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Daily coverage of the Mariners during the season and all year long.

July 28, 2010 at 10:49 AM

Mariners offense trending towards historically low territory

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UPDATE 11:40 a.m.: The Mariners have issued a release stating that Ryan Rowland-Smith is going on the 15-day DL with a lower back strain. Luke French has been called up from Class AAA and will, I assume, start next Sunday in Minneapolis.
Love to give you some positives today. But it’s not my job to whistle in the dark. Especially when so many of you keep asking me how bad this Mariners offense really is. Some have pointed out that even the 119-loss Detroit Tigers of 2003 scored runs at a better pace.
That’s true.
The good news first. The Mariners are not even close to threatening the all-time worst run-scoring offenses in baseball history.
The 1908 St. Louis Cardinals scored only 372 runs in 154 games. That’s an average of 2.42 per contest and it’s really bad.
It’s even slightly worse a pace than the Mariners have managed to score at in July, their worst month of the season thus far. And those Cards did it for an entire season. Then again, baseball was a lot different in those days, before Babe Ruth revolutionized the home run and took the sport out of the Dead Ball Era.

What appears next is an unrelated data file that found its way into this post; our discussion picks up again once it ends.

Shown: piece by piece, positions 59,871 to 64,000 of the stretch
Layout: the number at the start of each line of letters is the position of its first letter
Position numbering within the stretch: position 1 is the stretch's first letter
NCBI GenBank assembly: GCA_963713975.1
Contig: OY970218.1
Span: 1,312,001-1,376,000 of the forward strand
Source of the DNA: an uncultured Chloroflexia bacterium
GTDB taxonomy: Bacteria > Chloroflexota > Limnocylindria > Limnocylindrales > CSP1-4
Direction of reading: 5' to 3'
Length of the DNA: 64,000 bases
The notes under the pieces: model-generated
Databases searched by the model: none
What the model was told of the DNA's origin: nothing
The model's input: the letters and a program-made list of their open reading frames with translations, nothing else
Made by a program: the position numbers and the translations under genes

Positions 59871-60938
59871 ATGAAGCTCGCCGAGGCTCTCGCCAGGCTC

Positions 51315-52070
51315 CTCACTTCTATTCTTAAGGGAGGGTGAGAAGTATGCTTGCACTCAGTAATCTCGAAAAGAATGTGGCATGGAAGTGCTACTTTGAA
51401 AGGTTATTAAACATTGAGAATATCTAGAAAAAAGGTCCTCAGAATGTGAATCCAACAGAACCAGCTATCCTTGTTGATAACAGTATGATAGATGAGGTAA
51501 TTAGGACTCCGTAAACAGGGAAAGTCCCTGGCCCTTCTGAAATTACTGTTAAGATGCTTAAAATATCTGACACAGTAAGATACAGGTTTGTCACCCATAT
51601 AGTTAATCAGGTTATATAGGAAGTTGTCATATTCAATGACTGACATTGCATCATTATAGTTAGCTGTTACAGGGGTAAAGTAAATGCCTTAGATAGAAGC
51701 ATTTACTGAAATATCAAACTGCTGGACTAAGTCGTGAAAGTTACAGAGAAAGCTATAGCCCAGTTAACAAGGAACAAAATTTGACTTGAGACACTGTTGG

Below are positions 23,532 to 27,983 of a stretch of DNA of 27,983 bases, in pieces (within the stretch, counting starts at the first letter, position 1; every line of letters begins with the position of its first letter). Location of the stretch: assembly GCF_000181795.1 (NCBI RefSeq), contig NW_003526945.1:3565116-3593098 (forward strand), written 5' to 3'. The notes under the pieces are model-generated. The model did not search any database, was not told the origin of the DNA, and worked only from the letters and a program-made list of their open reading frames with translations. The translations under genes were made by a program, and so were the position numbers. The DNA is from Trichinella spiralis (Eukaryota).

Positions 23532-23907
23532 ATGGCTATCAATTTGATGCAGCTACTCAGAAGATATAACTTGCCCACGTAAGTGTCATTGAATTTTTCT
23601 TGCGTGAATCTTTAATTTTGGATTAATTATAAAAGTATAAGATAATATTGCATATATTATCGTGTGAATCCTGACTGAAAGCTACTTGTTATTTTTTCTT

If we’re going to talk Modern Era, then, the bar for putrid offense gets lowered a bit — or raised, depending on whether you’re an optimist or pessimist.
The Philadelphia Phillies of 1942 scored 394 runs in 151 games for an average of 2.61 per contest.
And, if you prefer teams your parents — or you — might have seen while actually alive at the time, the 1972 California Angels scored only 454 runs in 155 games, an average of 2.93. Yeah, they didn’t have the Mariners to beat up on yet.
Seattle probably won’t threaten the Angels for recent futility. But a downward trend that has engulfed this team since right around the time of the Cliff Lee deal could find the M’s in roughly the same area code.